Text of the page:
I've come across an old quantum exam problem that's causing me a bit of confusion, and I'm hoping someone can offer some clarity:

There is a particle in a 2D harmonic oscillator potential such that it is described by the Hamiltonian (in unitless form):

$H = -\frac{1}{2}(\frac{\partial^2}{\partial x^2}+\frac{\partial^2}{\partial y^2}) + \frac{1}{2}(x^2+y^2)$

Person A measures the system using x and y, while Person B uses a rotated coordinate system:

$x' = x \: cos(\alpha) - y \: sin(\alpha)$

$y' = x \: sin(\alpha) + y \: cos(\alpha)$

w/ $\:\:0 < \alpha < \frac{\pi}{2} $

The eigenstates for a 1D Harmonic Oscillator are:

$\phi_0(x) = (\frac{1}{\pi})^{\frac{1}{4}}\: e^{-\frac{1}{2}x^2}$

$\phi_1(x) = (\frac{4}{\pi})^{\frac{1}{4}}\: x \: e^{-\frac{1}{2}x^2}$

$\phi_2(x) = (\frac{1}{4\pi})^{\frac{1}{4}}\: (2x^2-1) \: e^{-\frac{1}{2}x^2}$

a) Is Person B's system still a two-dimensional harmonic oscillator?

To answer this, I inverted the expressions for x' and y' to get x and y in terms of x' and y' instead:

$x = x' \: cos(\alpha) + y' \: sin(\alpha)$

$y = - x' \: sin(\alpha) + y' \: cos(\alpha)$

And then replace the given Hamiltonian's x and y with these transformed versions:

$H' = -\frac{1}{2} ([cos(\alpha)\frac{\partial}{\partial x'} + sin(\alpha)\frac{\partial}{\partial y'}]^2 +[-sin(\alpha)\frac{\partial}{\partial x'} + cos(\alpha)\frac{\partial}{\partial y'}]^2)$

$+ \frac{1}{2}([x' \: cos(\alpha) + y' \: sin(\alpha)]^2 +[- x' \: sin(\alpha) + y' \: cos(\alpha)]^2)$

Doing some algebra, this yields:

$H' = -\frac{1}{2}(\frac{\partial^2}{\partial x'^2}+\frac{\partial^2}{\partial y'^2}) + \frac{1}{2}(x'^2+y'^2)$

(or we could just recognize that $x^2 + y^2 = r^2$, which is unchanged by rotation about the origin)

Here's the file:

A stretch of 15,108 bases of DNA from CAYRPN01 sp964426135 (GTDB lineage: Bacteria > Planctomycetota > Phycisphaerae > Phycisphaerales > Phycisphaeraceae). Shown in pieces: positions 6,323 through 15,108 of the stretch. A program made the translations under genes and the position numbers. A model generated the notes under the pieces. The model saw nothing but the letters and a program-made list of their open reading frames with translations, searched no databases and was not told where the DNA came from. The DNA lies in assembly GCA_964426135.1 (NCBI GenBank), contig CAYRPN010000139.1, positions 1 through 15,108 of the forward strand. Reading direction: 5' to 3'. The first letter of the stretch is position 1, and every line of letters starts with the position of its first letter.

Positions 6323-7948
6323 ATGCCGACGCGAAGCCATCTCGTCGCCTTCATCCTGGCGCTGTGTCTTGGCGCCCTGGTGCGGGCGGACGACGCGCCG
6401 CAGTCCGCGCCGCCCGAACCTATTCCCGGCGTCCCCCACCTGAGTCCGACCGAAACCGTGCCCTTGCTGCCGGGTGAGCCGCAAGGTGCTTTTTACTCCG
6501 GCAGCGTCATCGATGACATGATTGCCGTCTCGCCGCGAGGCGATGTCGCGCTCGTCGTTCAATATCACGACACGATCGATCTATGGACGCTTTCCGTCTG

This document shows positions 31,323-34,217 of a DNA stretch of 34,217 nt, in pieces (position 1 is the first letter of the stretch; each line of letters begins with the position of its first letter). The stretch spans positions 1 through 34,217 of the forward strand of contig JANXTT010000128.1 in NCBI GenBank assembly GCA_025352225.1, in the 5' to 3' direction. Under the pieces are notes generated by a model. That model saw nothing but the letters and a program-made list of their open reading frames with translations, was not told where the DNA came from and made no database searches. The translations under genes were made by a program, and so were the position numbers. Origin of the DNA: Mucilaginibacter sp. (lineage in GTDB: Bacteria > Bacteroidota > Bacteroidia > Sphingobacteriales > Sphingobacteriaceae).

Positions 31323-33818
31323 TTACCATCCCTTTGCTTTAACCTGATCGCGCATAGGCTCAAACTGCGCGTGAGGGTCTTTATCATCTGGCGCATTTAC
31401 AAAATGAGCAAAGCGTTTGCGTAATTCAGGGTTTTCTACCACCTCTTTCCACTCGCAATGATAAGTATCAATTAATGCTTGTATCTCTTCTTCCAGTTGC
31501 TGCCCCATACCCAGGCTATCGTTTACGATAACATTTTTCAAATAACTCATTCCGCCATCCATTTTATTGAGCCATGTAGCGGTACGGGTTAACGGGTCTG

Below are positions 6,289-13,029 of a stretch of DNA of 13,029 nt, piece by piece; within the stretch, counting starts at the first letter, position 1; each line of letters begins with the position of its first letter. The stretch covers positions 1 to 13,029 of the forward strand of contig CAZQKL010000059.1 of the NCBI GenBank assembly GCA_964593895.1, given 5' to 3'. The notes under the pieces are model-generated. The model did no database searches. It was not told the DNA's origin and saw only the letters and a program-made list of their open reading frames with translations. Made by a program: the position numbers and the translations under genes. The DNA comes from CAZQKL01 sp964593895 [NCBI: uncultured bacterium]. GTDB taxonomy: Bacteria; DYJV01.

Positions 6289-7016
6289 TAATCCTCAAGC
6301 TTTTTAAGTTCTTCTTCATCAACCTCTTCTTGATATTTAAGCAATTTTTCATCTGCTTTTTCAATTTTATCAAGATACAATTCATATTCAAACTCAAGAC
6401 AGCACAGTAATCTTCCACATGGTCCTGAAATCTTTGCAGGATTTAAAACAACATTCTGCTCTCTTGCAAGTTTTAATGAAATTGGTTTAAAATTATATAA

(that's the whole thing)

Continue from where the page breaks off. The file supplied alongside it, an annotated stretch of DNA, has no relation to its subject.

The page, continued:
b) Person A puts the particle in state:

$(n_x,n_y) = (1,0)$ w/ $E = 2\hbar\omega_0$

Will Person B measure the same energy eigenvalue as Person A? Will Person B measure the same average energy as Person A?

First, I noted that $E = 2\hbar\omega_0$ is E = 2 in natural units. Using the given eigenstates, I computed:

$\phi_{1,0}(x,y) = \phi_{1}(x)\phi_{0}(y) = (\frac{2}{\pi})^{\frac{1}{2}}\: x \: e^{-\frac{1}{2}(x^2+y^2)}$

Then, to get this in terms of Person B's coordinates I again substituted x(x',y') and y(x',y'):

$\phi'(x',y') = (\frac{2}{\pi})^{\frac{1}{2}}\: [x' \: cos(\alpha) + y' \: sin(\alpha)] \: e^{-\frac{1}{2}(x'^2+y'^2)}$


$H'\phi' = 2 \cdot (\frac{2}{\pi})^{\frac{1}{2}}\: [x' \: cos(\alpha) + y' \: sin(\alpha)] \: e^{-\frac{1}{2}(x'^2+y'^2)}$ (after a moderate amount of math)

Clearly, this indicates that:

$H'\phi' = 2 \cdot \phi'$

And so, $E = 2\hbar\omega_0$ is also an eigenvalue in the rotated system of Person B (this makes intuitive sense, as we wouldn't expect that measuring a system at a different angle would change measured values of energy). As it is an eigenvalue for Person B's system, it should be a guaranteed measurement in the prepared state (thus also being the average value of energy, and the same as Person A's).

c) Will Person B say that the system's particle is in an eigenstate?

I think this is where I'm starting to get a bit lost in the language. If my conclusion from b) is correct, then this must be 'yes', right? However, subsequent part d makes me question that this is so:

d) Determine the probability that Person B will say that the particle is in each of the following states:

1) $(n_x',n_y') = (1,0)$